Turns out women aren't just vying for resources, attention, and money on the field; the inequalities extend to business off the field, too. For female athletes, unlike the David Beckhams and Tom Bradys of the world, big and lucrative endorsements are still elusive — especially when it comes to fashion brands, WWD reports .
That's why WNBA player and Olympic gold medalist Cappie Pondexter launched her own consulting firm, 4 Season Style management: to help other female athletes break into fashion marketing partnerships. But, she says, even while clients want to show a more feminine and fashionable side through endorsements, brands often don't bite. While Tom Brady earns about $10 million a year from deals with Movado, Stetson, and UGG boots, only a handful of highly recognizable — and highly attractive — female athletes score similar contracts, like Maria Sharapova, who endorses Tag Heuer and Cole Hann. Serena Williams, while Über-famous, lists Nike and Puma (both sports brands) as her two largest contracts.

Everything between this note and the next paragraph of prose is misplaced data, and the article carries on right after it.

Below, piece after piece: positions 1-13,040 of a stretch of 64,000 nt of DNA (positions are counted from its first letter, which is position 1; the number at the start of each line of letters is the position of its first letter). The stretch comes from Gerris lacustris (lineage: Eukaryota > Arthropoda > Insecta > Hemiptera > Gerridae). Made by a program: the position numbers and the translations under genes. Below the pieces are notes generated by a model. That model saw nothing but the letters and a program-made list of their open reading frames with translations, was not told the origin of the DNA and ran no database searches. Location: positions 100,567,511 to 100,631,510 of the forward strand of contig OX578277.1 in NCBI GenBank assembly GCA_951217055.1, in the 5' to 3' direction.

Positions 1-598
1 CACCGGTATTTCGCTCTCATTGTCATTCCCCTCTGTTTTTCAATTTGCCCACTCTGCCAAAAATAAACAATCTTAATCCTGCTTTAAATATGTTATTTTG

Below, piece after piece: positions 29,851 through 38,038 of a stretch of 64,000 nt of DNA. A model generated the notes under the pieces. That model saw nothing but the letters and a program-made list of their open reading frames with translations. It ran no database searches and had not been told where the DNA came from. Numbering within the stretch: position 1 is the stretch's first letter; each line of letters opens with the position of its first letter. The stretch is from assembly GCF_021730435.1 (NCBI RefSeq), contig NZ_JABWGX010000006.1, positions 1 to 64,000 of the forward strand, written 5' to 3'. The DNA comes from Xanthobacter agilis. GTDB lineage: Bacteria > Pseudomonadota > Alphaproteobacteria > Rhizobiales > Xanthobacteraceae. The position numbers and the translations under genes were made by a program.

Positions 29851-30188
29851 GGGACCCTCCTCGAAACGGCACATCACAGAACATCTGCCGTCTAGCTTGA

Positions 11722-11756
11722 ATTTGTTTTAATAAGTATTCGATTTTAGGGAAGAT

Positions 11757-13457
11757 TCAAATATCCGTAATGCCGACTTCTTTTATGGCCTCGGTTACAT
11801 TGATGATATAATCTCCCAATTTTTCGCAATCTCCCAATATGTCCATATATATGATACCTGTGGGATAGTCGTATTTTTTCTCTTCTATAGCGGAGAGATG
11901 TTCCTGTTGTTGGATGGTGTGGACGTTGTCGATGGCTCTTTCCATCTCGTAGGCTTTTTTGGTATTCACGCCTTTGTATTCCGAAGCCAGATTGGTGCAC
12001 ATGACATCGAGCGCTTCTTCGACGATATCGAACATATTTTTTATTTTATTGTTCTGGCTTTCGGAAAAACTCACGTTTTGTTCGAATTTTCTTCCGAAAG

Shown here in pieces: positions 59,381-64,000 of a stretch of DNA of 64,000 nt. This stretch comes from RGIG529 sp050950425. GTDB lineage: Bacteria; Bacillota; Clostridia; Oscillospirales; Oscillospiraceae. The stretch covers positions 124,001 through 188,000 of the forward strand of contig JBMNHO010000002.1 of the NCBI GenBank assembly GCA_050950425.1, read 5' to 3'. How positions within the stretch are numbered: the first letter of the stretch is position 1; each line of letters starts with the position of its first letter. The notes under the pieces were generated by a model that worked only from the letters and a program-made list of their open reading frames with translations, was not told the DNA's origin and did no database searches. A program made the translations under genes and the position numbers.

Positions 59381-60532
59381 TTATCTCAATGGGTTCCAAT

Some brand experts reason that the imbalance is a result of a preexisting tilt in sports viewership in general. Men's sports receive 96 percent of TV airtime, says the USC center for feminist research, so of course companies would throw money behind male athletes to shill their merchandise. Others cite a fundamental difference in physical attractiveness. “You’d be hard-pressed to find a popular male athlete who doesn't also have physicality and sex appeal,” Kevin Adler, founder and president of Chicago-based agency Engage Marketing, told WWD.
That seems to be a very gentle way of saying that female athletes aren't exactly perceived as beautiful enough to carry a fashion endorsement; as another brand expert points out, 345-pound linebackers aren't getting asked to model suits either. So, at least when it comes to sports, it's all about equal-opportunity discrimination by looks.